1. In-house Training – Instead of sending a team of teachers out of district for trainings, administrators bring trainers into the district. Doing so, they train 25 teachers for about the cost of eight teachers sent out of district. Administrators can also choose professional development dates that are convenient for the district and they can customize offerings that might otherwise have been presented in a one-size-fits-all fashion.
2. Consortium Building – When in-house training is too pricey, some self-assertive administrators slash costs by creating consortiums with neighboring districts. Some administrators make arrangements where costs are split evenly; others agree to having each district pay per seat occupied.
3. On-going & Systemic Training – Rather than filling professional days with many trainers covering a variety of topics, administrators are turning to data driven decision making, focusing deeply on fewer areas. Administrators then create communities of learners by having presenters make multiple visits across the school year to review and expand upon focal areas with their team of participants.
4. Mentor Coaches – While districts are moving towards on-going, in-house professional development, presenters are increasingly being expected to walk-the-walk. It is not unusual to find presenters moving from classroom to classroom observing, coaching, and even modeling techniques directly with students. One added benefit to this method of professional development is that any day of the school year can become a training day, at little or no disruption to the instructional schedule and with no substitute teacher expenses.
5. On-line Training – Another way administrators avoid substitute teacher expenses and disruptions to the instructional schedule is by offering on-line workshop and college course opportunities. Most of these trainings are not held live, which means that they can be accessed anywhere and at times that are convenient to the participant, such as at home during evenings or weekends.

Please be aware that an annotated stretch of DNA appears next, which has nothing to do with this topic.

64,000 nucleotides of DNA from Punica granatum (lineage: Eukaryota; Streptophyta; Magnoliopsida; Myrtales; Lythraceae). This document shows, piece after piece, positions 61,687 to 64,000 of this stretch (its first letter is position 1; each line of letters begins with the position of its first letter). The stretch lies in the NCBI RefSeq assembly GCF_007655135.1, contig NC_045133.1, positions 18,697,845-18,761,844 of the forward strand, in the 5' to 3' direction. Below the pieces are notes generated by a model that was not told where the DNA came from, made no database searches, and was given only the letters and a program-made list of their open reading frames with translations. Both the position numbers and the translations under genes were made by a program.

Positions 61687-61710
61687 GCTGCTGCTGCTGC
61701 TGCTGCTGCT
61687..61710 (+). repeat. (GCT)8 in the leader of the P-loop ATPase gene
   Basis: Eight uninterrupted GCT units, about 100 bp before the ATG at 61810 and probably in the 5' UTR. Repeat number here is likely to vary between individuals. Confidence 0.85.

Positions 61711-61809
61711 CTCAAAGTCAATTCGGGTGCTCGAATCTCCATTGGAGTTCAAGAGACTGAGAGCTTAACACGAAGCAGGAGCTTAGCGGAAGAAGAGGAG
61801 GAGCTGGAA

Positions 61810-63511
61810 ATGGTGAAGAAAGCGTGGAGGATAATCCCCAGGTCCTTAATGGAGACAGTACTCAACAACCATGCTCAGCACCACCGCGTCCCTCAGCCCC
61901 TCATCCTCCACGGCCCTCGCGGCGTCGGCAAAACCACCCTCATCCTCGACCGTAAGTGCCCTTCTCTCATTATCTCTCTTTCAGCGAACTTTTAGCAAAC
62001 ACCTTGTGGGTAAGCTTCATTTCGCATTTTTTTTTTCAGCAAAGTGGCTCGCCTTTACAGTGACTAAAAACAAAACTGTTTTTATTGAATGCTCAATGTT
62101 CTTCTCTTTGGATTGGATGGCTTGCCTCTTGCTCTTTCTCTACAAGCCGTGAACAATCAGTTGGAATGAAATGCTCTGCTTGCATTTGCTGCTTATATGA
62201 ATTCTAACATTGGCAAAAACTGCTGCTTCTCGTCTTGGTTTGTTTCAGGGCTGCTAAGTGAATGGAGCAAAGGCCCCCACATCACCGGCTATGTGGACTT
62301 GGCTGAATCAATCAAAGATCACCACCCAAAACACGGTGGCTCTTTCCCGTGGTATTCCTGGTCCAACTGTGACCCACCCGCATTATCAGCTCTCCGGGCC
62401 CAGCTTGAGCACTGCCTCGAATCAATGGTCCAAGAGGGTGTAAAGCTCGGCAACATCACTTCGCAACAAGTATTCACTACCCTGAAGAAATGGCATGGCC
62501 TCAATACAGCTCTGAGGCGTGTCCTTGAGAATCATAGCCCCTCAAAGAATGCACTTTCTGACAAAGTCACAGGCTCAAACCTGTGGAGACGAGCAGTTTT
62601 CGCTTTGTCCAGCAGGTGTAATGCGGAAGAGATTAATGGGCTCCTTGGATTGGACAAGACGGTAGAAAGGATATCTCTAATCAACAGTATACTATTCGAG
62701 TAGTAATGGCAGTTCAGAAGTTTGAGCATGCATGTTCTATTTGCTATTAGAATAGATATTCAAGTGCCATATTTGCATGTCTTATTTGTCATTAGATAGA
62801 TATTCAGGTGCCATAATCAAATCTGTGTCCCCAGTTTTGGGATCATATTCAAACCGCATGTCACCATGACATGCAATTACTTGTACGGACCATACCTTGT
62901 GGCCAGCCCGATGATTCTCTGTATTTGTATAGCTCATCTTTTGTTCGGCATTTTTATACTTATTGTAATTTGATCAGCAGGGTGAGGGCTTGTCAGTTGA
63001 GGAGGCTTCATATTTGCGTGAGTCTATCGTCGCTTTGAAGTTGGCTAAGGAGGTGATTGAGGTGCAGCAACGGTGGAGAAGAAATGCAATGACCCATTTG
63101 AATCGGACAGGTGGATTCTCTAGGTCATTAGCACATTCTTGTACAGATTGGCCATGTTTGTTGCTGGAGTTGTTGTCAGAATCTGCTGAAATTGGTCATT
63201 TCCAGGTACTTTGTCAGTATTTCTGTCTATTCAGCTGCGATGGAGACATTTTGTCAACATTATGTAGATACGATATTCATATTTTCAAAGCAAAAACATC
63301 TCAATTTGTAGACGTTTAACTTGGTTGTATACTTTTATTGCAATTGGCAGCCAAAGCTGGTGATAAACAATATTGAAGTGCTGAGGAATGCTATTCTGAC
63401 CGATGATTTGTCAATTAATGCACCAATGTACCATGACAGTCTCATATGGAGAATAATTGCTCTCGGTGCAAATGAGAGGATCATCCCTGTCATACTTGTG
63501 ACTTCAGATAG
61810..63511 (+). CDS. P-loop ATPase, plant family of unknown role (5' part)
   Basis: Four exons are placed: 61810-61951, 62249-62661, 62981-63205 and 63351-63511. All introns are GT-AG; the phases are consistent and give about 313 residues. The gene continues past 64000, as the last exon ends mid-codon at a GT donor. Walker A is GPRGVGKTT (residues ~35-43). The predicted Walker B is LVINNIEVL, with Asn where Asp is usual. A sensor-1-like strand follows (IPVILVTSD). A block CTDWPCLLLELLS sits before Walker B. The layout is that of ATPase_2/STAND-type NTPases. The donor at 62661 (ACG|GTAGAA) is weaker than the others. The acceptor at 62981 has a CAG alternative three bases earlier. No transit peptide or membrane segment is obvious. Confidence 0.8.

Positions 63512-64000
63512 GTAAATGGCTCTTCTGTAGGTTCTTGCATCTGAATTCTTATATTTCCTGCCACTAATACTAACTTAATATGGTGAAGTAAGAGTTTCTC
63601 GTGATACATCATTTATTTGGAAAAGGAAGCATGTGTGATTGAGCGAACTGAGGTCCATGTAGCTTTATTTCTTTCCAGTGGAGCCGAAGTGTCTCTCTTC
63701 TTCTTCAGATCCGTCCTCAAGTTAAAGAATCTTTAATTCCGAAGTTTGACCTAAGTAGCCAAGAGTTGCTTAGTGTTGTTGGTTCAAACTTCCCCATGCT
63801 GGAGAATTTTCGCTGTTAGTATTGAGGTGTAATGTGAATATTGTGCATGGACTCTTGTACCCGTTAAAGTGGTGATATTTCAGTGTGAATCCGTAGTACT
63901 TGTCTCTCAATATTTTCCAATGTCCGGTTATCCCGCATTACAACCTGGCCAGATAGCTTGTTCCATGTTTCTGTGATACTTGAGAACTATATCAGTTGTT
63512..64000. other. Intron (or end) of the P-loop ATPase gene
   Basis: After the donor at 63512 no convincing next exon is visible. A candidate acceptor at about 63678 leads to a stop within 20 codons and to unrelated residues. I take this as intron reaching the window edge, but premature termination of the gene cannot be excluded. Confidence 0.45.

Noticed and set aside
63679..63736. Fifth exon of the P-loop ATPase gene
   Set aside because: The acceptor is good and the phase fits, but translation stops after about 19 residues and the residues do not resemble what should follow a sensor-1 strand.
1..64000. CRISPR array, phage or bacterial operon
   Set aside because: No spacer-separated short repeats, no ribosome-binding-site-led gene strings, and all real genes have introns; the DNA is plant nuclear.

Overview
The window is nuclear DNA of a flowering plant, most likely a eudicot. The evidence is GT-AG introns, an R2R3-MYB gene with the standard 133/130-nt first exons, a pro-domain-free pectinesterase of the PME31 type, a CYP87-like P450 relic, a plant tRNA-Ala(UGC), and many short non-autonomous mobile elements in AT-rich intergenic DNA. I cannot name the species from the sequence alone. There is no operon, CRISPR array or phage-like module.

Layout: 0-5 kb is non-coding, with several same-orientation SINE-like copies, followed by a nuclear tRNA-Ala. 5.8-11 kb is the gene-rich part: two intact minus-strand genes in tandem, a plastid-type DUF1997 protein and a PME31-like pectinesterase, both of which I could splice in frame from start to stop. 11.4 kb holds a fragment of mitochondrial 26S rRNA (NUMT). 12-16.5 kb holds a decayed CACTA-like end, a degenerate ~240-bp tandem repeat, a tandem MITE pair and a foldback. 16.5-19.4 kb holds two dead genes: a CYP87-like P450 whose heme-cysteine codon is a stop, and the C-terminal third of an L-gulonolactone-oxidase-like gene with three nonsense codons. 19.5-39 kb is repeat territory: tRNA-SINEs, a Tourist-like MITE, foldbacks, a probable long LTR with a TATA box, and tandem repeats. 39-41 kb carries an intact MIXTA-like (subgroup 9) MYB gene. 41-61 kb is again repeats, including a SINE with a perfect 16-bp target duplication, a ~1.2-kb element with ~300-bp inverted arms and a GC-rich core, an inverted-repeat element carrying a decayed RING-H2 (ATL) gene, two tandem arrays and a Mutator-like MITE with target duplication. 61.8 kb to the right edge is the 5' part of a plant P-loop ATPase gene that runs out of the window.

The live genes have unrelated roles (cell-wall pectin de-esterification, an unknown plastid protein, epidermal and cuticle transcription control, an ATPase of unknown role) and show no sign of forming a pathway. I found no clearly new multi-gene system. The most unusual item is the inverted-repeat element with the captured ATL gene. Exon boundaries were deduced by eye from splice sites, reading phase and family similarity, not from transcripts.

6. Teaching Academies – Many administrators will agree that expertise can be found from within the ranks of the district staff. Six southern NJ counties have adopted this belief with the creation of Teaching and Learning Academies. These academies are created and governed by teachers, for teachers. Professional development opportunities are offered through quarterly meetings and a wealth of resources are available on the Academy website: http://www.southjerseyacademy.com/.
7. Subcontracting – Perhaps the ultimate professional development commitment comes from districts who subcontract consultants on a full or part-time basis. Districts who cannot afford full-time personnel are using educational agencies to hire reading coaches, ITs, directors and even superintendents of schools. These consultants often come from the ranks of retired administrators and teachers, saving the district and educational agency the cost of benefits.